Friday, March 18, 2005

Katy bar the door: More prisons needed if new penalties pass

If any blog reader knows a staffer at the Texas House Appropriations Committee or the Legislative Budget Board, do me a favor, please, and whisper the following in their ear: Start figuring out how to pay for more prison beds, pronto!

If HB 151, approved by the House Criminal Jurisprudence Committee yesterday, becomes law, you'll
need to come up with an extra $200 million or so to build prisons in this biennium. (That is, if the contractors all come in on-time and under budget.)

The legislative leadership may find it comforting to say they'll solve the overincarceration crisis with changes to the probation system, and I wish them well. LBB
can kid themselves, if they like, about the numbers, until the bill comes due. But none of it matters if the Lege keeps increasing prison sentences - especially passing bills like HB 151, which increases them from misdemeanors, where they're incarcerated in county jail, to felonies, where state government must pay for costly new prison beds.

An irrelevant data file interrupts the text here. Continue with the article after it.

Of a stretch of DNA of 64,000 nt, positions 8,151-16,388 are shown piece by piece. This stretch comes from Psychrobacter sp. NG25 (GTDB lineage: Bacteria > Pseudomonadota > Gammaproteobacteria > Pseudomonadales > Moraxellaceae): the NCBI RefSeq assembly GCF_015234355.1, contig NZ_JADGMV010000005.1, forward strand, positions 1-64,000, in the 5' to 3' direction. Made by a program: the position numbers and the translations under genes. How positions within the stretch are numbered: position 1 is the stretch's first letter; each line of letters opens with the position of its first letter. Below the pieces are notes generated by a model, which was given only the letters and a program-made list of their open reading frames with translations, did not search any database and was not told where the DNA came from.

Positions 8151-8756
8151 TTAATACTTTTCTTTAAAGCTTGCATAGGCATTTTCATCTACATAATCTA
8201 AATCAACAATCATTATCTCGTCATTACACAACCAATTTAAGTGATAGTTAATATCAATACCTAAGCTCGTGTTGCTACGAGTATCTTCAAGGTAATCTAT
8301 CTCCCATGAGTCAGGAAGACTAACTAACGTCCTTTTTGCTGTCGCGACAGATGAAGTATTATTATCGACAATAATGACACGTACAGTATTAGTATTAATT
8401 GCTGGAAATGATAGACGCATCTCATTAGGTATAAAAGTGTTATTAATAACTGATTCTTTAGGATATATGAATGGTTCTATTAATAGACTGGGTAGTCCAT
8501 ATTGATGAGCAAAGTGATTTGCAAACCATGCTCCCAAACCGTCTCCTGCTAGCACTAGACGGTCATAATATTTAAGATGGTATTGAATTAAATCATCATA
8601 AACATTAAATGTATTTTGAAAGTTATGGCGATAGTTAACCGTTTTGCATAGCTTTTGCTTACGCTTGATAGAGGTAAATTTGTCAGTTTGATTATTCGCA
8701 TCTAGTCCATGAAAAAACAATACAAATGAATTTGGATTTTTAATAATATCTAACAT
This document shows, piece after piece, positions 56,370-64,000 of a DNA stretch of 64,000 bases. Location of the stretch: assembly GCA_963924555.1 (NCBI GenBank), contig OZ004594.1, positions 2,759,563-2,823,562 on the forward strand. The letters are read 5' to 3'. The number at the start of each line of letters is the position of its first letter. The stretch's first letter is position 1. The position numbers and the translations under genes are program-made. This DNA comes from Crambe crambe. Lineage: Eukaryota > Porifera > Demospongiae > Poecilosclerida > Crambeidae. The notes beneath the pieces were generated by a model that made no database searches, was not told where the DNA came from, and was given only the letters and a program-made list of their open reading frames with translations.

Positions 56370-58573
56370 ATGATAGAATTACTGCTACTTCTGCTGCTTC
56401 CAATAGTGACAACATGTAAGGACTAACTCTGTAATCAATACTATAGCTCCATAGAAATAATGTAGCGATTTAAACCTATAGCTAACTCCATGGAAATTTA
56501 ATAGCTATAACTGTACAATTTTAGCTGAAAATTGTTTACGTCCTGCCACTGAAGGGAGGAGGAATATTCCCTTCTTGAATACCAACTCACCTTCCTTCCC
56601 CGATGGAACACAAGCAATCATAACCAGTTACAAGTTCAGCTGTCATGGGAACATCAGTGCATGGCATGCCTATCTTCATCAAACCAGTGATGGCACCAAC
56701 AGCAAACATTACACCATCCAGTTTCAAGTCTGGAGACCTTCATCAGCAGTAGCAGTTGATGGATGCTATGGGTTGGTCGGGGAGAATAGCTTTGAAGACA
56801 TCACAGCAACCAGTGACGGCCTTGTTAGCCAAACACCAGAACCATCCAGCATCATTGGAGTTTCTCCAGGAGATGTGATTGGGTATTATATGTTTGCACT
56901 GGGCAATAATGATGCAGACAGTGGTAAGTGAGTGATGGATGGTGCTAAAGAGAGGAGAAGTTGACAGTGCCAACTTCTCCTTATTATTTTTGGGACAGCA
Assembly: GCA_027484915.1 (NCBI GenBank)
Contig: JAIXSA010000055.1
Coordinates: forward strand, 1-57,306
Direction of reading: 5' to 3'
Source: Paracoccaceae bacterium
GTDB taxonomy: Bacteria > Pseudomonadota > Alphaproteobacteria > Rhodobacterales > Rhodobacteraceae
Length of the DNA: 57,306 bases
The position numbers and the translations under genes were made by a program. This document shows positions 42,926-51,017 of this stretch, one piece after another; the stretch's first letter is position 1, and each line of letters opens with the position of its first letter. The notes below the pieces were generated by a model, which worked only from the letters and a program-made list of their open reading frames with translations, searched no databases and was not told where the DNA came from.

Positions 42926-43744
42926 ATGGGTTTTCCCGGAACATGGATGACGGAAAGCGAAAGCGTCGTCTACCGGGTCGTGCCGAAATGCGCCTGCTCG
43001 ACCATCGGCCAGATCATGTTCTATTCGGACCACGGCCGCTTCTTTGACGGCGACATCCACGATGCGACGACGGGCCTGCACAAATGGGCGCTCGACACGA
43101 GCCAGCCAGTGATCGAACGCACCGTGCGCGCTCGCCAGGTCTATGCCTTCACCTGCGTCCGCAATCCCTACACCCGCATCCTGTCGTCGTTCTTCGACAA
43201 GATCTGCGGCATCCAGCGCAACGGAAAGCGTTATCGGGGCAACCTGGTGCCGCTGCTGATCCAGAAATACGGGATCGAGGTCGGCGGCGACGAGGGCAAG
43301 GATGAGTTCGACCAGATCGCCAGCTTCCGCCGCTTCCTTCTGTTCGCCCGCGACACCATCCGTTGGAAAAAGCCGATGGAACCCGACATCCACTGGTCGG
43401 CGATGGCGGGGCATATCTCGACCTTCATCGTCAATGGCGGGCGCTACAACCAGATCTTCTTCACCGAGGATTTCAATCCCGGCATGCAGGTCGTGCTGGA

That would make stealing CDs or a radio from a car, by all accounts mostly a juvenile "impulse" crime, Texas' 1,942nd felony! And once they get started, Katy bar the door. Check out the mountainous list of bills filed this year that increase prison sentences. What was that the Instapundit said about a Felonius Funk?

The need to build more prisons in Texas became a lot more likely after the House Criminal Jurisprudence passed out bills creating new enhancements for the crime burglary of a vehicle. I wrote about the public hearing on these bills

I thought the relevant criminal justice committees were being watchful against approving new penalty increases because they can't afford to build more prison beds.
I suppose the Senate Criminal Justice Committee might still prove a bulwark against bad decisions. But there's little evidence, now, the House will restrain more "enhancements."

They aren't planning for it in the current budget, but if HB 151 becomes law, Texas will have decided to start a new prison building spree all the same.

UPDATE: See the fact sheet from Solutions for Texas on this bill.

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